Weather Help

What's the difference between Swell, Waves & Seas?

Seas are created when the wind blows on the surface of the water, creating movement. With enough wind over a large enough area for a long enough time, swell forms, which become organised, well spaced patterns.

The swell then travels until worn out by time, distance or obstacles. Generally, "Swell" refers to open ocean waves, "Waves" are what people want to go stick their surfboard on.

Seas can sit "on top" of a swell, and ruin a surfers day out.     They are the localised chop, that given enough time and wind energy would ultimately turn into swells.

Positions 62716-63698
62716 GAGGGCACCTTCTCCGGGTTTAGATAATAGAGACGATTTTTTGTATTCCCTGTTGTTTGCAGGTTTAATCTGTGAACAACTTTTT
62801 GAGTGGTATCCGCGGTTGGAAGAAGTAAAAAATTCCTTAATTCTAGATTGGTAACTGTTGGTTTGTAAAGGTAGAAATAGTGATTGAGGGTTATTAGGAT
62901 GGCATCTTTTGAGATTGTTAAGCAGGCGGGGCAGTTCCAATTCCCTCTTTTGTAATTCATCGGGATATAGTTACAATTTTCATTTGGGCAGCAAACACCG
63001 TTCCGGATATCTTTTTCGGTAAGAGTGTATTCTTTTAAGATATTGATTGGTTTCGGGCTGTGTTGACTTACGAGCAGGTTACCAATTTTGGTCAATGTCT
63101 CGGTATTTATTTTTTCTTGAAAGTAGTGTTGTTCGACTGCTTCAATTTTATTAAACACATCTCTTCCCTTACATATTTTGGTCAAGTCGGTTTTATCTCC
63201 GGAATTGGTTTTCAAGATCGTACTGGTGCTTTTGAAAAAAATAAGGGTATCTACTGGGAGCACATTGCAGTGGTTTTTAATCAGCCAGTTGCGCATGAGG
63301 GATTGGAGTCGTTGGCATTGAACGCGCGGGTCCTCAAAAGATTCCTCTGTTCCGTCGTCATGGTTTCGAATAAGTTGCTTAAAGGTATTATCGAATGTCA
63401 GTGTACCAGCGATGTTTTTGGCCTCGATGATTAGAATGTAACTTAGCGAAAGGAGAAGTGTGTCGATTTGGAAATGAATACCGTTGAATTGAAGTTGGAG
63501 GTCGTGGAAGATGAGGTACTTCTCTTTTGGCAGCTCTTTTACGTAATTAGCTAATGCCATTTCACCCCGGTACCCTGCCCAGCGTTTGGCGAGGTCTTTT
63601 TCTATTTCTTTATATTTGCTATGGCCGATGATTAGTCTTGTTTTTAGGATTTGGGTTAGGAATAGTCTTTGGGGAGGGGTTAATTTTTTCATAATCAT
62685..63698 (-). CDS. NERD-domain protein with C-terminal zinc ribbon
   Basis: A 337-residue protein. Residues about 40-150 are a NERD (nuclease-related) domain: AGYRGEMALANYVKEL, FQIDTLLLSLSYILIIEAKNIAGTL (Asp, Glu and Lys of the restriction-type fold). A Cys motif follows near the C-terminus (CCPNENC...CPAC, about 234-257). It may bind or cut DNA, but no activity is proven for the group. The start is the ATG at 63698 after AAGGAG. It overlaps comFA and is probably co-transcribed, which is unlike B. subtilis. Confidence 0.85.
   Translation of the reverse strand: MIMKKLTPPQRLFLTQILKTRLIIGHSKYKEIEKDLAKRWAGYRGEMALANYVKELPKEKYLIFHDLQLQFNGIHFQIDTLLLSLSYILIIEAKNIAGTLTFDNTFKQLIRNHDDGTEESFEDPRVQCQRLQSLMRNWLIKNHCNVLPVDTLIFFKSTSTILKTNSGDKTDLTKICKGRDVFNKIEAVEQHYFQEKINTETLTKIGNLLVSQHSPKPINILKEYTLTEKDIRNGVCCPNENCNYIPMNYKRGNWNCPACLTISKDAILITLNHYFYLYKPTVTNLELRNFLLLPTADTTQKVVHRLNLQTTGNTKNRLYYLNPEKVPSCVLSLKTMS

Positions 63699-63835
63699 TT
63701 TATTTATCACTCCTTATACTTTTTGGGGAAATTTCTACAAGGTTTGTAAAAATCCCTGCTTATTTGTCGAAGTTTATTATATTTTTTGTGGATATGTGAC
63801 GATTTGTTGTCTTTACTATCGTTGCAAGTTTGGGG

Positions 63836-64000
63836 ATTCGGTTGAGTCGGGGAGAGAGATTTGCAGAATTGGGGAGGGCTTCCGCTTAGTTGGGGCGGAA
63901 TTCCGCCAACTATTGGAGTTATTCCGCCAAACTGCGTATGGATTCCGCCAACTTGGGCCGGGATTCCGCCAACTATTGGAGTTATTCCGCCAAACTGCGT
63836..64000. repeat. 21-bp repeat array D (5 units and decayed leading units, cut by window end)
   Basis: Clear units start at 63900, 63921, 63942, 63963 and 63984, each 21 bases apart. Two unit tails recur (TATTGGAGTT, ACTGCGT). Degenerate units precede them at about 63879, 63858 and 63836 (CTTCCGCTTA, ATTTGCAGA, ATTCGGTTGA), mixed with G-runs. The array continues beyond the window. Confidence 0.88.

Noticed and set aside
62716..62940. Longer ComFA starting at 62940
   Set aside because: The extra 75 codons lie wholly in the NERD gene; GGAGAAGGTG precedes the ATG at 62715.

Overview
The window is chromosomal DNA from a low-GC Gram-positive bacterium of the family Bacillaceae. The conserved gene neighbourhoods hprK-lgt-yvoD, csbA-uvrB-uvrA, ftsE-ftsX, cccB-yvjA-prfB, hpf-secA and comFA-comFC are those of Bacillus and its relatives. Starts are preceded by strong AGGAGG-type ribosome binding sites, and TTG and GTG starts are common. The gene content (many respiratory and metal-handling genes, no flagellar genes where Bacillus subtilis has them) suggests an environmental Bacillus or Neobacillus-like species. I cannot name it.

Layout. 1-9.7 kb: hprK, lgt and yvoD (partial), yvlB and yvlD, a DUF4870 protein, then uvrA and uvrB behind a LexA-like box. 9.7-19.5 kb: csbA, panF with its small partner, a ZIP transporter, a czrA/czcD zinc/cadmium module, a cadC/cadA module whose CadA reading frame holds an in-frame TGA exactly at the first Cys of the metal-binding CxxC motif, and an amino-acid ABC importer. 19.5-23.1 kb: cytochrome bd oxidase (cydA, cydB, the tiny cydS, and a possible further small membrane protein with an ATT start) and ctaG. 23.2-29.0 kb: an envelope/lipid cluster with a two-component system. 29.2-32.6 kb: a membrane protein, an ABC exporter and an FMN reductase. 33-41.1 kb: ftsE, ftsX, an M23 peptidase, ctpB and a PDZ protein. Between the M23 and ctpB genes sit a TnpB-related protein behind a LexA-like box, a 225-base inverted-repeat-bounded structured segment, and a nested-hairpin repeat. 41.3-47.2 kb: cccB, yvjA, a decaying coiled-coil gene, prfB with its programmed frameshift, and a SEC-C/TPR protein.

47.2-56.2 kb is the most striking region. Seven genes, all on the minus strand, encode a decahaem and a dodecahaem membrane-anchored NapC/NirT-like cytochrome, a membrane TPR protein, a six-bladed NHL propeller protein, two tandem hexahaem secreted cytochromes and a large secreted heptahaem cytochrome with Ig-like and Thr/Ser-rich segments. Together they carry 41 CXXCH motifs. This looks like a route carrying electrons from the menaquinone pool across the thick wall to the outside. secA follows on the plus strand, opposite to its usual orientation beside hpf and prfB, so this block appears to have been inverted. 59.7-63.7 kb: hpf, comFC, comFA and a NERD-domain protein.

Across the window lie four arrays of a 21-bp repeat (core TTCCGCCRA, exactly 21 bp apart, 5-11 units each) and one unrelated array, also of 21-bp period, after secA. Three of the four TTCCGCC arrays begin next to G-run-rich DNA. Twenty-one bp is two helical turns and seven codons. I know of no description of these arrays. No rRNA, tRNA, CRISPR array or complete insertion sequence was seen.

An example:

Consider a nice windless day & you're looking at your local surf break.  

6 foot swell, no wind, no seas:
What you'll see is a surfers dream.   A milky smooth water surface and crystal cylinders.

6 foot swell, no wind, moderate seas:
The swell is still solid, but you'll notice that there's no milky smooth water surface any more.  There'll be chop, and wavelets mucking up the waves.

So, seas are the smaller waves/chop that are present within the swell.  Depending on how they're generated, depends on how much it can take away from a surfers day.



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